July 29, 2014
Books in space
by Nick Davies
The glory days of NASA, of space shuttles and sending people to the moon, are at an end. With our astronauts currently relying on hitching rides from the Russians to get to the International Space Station, NASA has turned its attention to more modest projects.
Michael Kozlowski writes for GoodeReader that the agency has recently been working on an e-book program to offer titles that would be of interest to space enthusiasts, about aeronautics, technology, outer space research, and more. Some of the available books, for example, are Crash Course: Lessons Learned from Accidents Involving Remotely Piloted and Autonomous Aircraft, Earth As Art, and Cosmos and Culture: Cultural Evolution in a Cosmic Context.
NASA E-Books is a relatively new initiative, with titles ranging from 2009-2014, all of which are available for free from its website in PDF, EPUB, and MOBI formats. It doesn’t distribute its titles to any other platforms, like Amazon or Kobo — so if you have a hankering for a book called When Biospheres Collide, you will have to head to NASA’s website to download it directly.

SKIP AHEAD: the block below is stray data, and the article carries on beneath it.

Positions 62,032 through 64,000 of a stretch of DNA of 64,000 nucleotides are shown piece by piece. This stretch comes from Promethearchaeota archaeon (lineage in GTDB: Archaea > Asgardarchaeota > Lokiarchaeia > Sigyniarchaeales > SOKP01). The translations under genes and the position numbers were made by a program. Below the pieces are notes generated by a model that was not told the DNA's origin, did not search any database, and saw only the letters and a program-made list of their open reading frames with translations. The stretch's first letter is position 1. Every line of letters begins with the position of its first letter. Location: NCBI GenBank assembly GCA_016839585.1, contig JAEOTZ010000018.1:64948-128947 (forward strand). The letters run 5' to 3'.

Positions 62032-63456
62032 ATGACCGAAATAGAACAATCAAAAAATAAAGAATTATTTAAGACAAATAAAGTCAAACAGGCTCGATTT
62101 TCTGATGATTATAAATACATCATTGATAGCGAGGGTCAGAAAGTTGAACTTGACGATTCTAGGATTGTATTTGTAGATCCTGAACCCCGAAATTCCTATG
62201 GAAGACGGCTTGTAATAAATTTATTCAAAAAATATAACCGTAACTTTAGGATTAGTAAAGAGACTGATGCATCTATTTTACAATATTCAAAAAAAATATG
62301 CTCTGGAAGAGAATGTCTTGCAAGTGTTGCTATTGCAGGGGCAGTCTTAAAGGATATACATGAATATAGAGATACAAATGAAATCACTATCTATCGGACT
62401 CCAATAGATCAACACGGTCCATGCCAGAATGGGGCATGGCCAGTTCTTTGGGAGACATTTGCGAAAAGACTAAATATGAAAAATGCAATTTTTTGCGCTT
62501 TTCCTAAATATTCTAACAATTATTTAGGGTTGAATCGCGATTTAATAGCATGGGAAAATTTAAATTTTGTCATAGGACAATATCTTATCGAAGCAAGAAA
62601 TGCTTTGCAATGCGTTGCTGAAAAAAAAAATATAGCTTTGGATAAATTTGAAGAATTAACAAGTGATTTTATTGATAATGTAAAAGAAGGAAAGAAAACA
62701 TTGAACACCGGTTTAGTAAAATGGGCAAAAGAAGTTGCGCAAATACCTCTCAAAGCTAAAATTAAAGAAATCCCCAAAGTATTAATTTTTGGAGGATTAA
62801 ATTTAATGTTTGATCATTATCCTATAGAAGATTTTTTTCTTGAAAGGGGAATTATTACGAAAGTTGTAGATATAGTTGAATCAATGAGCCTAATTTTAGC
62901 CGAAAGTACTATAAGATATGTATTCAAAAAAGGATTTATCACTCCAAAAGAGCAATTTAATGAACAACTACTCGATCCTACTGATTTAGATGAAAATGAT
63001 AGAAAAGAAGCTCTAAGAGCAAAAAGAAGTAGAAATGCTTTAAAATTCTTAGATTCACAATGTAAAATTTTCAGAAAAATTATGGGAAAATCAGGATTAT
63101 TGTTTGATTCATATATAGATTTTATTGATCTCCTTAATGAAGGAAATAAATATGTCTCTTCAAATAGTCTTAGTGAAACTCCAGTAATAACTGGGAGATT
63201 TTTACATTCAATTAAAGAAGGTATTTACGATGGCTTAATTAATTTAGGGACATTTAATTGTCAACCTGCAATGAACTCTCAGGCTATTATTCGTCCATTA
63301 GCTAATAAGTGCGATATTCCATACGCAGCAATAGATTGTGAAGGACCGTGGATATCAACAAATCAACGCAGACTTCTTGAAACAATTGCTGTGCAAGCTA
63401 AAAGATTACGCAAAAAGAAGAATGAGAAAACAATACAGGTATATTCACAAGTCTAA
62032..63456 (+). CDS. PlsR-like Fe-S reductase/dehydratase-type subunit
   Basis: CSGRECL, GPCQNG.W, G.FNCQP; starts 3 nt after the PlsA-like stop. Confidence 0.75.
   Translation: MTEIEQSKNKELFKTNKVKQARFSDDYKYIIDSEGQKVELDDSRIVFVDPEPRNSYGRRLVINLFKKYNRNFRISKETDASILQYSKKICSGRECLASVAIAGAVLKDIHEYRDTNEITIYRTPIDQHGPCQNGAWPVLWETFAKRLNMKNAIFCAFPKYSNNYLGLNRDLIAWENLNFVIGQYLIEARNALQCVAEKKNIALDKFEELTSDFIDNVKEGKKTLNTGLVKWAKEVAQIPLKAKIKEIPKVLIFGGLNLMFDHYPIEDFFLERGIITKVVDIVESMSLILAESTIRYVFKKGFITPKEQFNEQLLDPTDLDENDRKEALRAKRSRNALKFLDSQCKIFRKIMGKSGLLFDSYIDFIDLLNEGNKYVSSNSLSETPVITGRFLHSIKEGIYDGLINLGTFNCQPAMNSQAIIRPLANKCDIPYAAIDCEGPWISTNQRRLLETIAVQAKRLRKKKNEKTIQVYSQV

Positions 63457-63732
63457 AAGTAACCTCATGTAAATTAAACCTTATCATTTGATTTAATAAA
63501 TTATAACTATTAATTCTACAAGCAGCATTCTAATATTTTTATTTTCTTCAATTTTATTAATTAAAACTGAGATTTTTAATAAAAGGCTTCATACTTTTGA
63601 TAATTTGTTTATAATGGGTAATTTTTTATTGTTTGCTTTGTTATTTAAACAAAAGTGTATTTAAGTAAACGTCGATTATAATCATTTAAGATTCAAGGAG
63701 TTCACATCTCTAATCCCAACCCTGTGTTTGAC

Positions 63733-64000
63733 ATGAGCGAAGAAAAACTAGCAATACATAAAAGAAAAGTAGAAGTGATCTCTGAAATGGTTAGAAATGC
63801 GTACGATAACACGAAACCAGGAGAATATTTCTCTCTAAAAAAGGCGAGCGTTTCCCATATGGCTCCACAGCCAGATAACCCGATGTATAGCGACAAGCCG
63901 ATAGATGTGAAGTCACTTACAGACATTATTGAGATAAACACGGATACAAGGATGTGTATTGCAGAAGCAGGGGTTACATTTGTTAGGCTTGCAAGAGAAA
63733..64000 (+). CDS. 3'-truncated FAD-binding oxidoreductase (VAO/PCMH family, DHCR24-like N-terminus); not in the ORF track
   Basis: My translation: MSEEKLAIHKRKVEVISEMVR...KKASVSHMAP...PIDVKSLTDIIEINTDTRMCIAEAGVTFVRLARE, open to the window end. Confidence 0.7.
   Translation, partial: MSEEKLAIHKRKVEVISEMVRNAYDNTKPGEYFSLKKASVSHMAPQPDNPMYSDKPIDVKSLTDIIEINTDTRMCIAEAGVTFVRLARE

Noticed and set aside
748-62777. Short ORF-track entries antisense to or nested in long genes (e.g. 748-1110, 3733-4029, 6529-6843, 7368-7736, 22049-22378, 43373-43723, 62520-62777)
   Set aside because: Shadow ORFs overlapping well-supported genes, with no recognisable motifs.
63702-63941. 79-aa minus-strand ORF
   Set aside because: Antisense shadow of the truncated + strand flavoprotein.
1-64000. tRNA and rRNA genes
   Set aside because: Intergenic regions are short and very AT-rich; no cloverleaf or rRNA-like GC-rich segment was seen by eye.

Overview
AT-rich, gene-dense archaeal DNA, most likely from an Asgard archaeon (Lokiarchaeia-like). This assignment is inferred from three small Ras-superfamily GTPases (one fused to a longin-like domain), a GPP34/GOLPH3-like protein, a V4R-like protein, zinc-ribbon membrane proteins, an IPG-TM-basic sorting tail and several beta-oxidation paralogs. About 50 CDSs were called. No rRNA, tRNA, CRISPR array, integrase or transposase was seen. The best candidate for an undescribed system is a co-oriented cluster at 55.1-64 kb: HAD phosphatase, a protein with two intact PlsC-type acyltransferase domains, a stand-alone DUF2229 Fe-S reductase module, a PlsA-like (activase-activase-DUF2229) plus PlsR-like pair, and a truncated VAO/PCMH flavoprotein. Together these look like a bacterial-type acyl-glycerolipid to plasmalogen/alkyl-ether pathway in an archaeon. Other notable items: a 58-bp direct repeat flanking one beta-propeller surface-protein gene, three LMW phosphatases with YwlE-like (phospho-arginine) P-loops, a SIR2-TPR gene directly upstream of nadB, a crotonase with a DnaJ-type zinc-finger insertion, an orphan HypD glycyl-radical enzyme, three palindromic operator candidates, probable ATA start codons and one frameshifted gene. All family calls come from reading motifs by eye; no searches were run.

It’s not quite the “empire” that Kozlowski describes, nor is it as exciting as the heyday of shooting people all around the known universe, but if NASA is making a serious move into digital publishing, it certainly has found the appropriate titles for its audience of outer space enthusiasts.
Nick Davies was a publicist at Melville House.